Alternatives – ‘this is turning into a breeze, a walk in the park…’

NITTY GRITTY – Thought to refer to the detritus found in the bottom of boats once a shipment of slaves had been removed from the hold. The ‘nit’ refers to a parasitic insect – the ‘grits’ are the grain which would have been used as a cheap foodstuff to keep a slave ship’s cargo barely fed.

Alternatives – ‘the basic facts’, ‘the most important aspects or practical details’, ‘the key parts or substance’

SOLD DOWN THE RIVER – In the 19th century, black slaves were literally sold down the river to plantation owners further south where brutal conditions awaited. The use of that phrase in a sporting context waters down that association it has with slavery.

Alternatives – ‘that back pass left the keeper with no chance’, ‘put the keeper in an impossible position’

UPPITY – A word used by white people during racial segregation in the USA to describe black people they believed weren’t showing them enough deference. Black men and women were lynched by white mobs for seeming ‘too uppity’.

Alternatives – ‘agitated’, ‘chirpy’, ‘jumpy’, ‘uptight’, ‘troubled’, ‘perturbed’, ‘het up’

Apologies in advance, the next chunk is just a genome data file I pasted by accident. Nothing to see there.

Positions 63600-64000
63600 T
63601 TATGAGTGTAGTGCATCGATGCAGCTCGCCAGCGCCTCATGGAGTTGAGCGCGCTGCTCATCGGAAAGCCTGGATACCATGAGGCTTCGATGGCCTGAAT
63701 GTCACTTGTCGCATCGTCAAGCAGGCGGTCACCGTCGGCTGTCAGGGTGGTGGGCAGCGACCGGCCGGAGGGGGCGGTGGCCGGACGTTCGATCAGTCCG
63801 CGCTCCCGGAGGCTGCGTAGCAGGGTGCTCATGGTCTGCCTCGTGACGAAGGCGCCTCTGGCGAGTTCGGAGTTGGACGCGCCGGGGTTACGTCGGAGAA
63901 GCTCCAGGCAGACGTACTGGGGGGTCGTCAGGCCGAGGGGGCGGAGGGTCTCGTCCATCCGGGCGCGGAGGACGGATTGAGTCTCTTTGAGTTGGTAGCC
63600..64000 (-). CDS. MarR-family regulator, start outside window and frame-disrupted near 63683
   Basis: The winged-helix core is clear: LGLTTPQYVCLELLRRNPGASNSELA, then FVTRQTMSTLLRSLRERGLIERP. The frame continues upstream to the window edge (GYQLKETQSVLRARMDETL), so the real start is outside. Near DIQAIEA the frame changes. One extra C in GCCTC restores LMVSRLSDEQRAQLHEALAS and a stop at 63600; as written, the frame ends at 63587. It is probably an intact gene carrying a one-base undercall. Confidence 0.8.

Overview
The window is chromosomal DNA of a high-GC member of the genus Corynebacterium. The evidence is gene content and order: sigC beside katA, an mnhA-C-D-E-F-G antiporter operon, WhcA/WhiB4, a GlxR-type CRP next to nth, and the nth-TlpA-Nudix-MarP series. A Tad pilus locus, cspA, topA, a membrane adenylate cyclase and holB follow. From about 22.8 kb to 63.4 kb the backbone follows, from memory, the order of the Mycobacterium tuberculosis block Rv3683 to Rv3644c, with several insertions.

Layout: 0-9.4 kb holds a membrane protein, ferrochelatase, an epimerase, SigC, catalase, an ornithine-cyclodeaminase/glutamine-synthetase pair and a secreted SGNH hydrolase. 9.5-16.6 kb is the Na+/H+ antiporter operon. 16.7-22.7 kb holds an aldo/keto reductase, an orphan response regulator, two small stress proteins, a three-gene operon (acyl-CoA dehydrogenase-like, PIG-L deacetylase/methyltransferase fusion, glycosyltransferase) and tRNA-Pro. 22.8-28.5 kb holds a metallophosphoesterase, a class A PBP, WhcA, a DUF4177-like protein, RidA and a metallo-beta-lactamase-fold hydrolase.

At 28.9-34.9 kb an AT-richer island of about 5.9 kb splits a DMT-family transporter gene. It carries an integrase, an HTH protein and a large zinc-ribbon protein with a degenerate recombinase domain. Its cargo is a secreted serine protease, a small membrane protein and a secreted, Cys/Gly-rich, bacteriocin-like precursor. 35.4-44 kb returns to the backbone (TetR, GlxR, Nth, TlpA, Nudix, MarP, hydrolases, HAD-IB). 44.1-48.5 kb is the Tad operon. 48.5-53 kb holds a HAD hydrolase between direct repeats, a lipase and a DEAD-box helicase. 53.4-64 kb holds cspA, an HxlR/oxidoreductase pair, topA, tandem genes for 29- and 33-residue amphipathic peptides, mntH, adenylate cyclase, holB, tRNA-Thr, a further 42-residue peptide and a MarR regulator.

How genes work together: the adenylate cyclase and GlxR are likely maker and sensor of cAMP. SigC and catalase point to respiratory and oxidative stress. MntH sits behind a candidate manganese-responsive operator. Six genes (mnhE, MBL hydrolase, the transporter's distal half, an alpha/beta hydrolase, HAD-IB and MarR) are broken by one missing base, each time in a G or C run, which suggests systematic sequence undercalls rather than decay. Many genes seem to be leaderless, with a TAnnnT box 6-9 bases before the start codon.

Ask yourself now what the reaction might be to words/phrases like ‘blackballed’, ‘blacklist’, ‘black mark’, ‘whiter than white’? Can you understand why someone might associate black = bad, white = good?

There are alternatives:

BLACKBALLED/BLACKLISTED – rejected, shunned, excluded, barred, snubbed.

BLACK MARK – his reputation has been tainted/tarnished, he has a blot on his reputation.

WHITER THAN WHITE – beyond reproach, spotless, unblemished, immaculate, impeccable.

Hutchinson, who also commentates for ITV and BT Sport, said: ‘The words themselves are not bad. It is using them as a defining reason for them being top players. It is uninformed to say someone is just pace and power as it detracts from everything else it took to reach that point: determination, focus, all sorts of things that can help guide you down a path. You don’t reach the highest level just by being fast and strong.’

Even if the ‘pace and power’ attributes are used more generally, others must not rush to judgment, Hutchinson insisted. He said: ‘It doesn’t necessarily make that person a racist or a bad person. We are all just a product of our time, our background, our education, our life experience. I don’t think people should be called out for saying something when the intention of most commentators is never to do that. I think it should be used as another piece of arsenal for them to do their job in the best way that they can.’